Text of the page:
Ask Surly Amy: Secular Therapy

Ask Surly Amy

Hi Amy,

I am going through my second divorce in 5 years.  My first marriage lasted 18 years and produced two children who live with me.  The second marriage lasted two years.  My therapist suggested a divorce/grief support group.  A search revealed many groups in my area. There is one problem; all of them are faith based. Perhaps I’m just being cynical, but I don’t want to invest my emotions into a group that I could quite likely not fit in with.

Still I thought I’d contact one of groups and after settling on which session I could make, I received this email:

“Hope, healing, and new friends are a blessing of this ministry.  Take care, Kay”

I am at a loss as to what to do. I desperately need support, but I can’t accept being told that to heal I need to put my faith in a magical sky man.

What is an atheist to do in a situation like this?


Dear JW,

You and I actually spoke about this on the side and the advice I gave to you was to seek out a psychiatrist for alternative advice or to ask for a referral for a group therapist from an MD. A medical doctor may know of some science-based or secular councilors in your area that your particular therapist was not aware of. I also suggested that you actually call and ask about the groups before visiting or spending money or time on a group that is not right for you. Because no, I don’t think that you should put yourself into a situation where you don’t feel comfortable and where people will not understand your particular needs and views but you do need professional help.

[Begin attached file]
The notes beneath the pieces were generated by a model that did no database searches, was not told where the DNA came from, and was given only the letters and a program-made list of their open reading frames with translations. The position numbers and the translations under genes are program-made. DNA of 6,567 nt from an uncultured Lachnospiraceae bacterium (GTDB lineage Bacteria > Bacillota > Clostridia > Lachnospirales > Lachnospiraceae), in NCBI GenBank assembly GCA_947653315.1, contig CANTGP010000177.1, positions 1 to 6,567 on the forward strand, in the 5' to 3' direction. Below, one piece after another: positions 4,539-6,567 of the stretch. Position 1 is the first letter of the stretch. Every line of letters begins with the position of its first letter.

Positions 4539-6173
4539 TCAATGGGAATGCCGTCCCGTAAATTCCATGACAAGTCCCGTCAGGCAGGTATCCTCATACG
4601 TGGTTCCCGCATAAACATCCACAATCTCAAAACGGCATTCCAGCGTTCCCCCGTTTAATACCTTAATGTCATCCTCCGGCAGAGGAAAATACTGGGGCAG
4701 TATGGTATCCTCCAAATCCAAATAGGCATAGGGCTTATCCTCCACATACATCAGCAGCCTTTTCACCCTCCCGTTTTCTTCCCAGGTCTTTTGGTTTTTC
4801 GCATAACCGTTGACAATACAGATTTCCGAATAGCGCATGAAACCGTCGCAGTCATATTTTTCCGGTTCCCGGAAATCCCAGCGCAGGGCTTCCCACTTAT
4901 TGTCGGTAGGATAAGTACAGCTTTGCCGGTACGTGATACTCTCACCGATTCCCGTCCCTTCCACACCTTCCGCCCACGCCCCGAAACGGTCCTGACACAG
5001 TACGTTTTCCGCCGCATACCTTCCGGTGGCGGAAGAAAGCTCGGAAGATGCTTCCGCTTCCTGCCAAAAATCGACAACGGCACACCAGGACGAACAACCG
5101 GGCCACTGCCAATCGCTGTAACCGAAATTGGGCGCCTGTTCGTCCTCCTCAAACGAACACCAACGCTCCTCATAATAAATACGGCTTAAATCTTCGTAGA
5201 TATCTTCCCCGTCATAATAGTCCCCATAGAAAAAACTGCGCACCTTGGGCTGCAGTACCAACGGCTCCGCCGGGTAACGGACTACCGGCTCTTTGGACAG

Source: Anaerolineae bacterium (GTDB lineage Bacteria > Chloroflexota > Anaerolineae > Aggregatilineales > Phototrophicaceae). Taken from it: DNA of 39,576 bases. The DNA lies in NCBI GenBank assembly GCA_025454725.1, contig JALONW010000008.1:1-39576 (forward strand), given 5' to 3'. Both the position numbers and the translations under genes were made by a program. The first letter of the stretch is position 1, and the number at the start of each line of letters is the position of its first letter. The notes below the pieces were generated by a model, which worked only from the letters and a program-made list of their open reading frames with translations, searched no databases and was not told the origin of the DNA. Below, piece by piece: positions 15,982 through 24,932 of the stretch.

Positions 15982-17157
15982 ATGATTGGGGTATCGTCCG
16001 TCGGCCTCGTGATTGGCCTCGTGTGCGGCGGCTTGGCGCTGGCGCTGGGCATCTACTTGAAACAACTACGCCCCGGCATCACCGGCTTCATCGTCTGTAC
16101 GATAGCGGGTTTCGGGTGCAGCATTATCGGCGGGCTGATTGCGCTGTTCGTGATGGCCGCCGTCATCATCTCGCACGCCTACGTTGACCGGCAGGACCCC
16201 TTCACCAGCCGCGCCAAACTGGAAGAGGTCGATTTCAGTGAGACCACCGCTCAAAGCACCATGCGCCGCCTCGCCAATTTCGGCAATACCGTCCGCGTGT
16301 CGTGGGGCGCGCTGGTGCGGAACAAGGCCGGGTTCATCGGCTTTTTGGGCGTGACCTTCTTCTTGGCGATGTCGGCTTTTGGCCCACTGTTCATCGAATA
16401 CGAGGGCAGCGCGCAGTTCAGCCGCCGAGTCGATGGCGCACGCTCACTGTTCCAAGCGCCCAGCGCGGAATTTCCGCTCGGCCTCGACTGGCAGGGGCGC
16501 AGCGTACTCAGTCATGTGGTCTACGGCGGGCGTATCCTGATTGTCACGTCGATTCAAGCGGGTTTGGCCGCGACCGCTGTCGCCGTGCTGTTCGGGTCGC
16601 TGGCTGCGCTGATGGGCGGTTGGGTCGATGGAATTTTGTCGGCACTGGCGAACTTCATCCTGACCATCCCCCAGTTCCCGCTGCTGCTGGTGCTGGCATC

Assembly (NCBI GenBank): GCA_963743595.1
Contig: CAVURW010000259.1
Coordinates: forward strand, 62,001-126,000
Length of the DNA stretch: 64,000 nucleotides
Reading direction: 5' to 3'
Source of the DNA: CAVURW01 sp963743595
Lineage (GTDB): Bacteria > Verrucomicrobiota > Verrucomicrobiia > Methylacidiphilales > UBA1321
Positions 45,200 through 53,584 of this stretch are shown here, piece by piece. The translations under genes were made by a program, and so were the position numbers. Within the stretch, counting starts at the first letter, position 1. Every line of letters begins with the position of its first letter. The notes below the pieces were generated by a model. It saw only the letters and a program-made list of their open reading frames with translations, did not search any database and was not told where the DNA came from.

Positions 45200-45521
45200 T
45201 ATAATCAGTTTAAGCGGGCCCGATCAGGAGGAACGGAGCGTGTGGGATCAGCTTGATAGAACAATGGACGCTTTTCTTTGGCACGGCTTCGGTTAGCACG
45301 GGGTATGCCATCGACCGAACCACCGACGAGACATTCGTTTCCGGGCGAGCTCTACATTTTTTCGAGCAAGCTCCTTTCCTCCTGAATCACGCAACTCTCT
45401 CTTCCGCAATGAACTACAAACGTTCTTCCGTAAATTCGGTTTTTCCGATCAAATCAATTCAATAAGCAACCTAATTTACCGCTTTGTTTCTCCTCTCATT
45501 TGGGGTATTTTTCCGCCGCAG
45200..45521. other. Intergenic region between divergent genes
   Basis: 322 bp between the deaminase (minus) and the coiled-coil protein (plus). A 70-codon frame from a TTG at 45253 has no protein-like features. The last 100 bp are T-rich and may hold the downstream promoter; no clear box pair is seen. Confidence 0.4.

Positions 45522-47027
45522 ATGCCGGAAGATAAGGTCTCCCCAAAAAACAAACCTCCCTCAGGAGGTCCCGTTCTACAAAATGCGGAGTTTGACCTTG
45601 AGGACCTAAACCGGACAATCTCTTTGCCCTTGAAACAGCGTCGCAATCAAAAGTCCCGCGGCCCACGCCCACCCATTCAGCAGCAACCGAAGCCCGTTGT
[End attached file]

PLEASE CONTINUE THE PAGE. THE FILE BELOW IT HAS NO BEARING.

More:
I stand by that advice.

The reason I have decided to go ahead and post your question publicly is that I think this is a serious issue that the community may have some insight on. We really need a secular and science-based database of doctors and community services but I am not aware of anything like that existing. It took me some trial and error and footwork before I could personally find for myself a primary care physician in my area that I trusted to be science-minded and I am wondering if any members of the Skepchick community have run into similar issues.

Does anyone know of an easier way to locate science-based therapy or medicine in todays alternative and faith-based marketplace? Are there any resources I may have missed?

Got a question you would like some Surly-Skepchick advice on? Send it in! We won’t publish your real name, unless you want us to and creative pseudonyms get bonus points! Just use the contact link on the top left of the page.

Amy Roth

Amy Davis Roth (aka Surly Amy) is a multimedia, science-loving artist who resides in Los Angeles, California. She makes Surly-Ramics and is currently in love with pottery. Daily maker of art and leader of Mad Art Lab. Support her on Patreon. Tip Jar is here.

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  1. Hmmm… sort of a “Carl’s List” (for Carl Sagan)? A database of science-based physicians and skeptic-friendly counselors, as well as skeptic-owned businesses? Sorted by location, with reviews from members?

    Maybe “Randy’s List”, and have it operate as a revenue stream for the JREF?

  2. I agree with Surly Amy but am at a loss to offer advice. Except that if your primary physician tends to make science-based decisions, he might be able to direct you to a counselor who would be appropriate.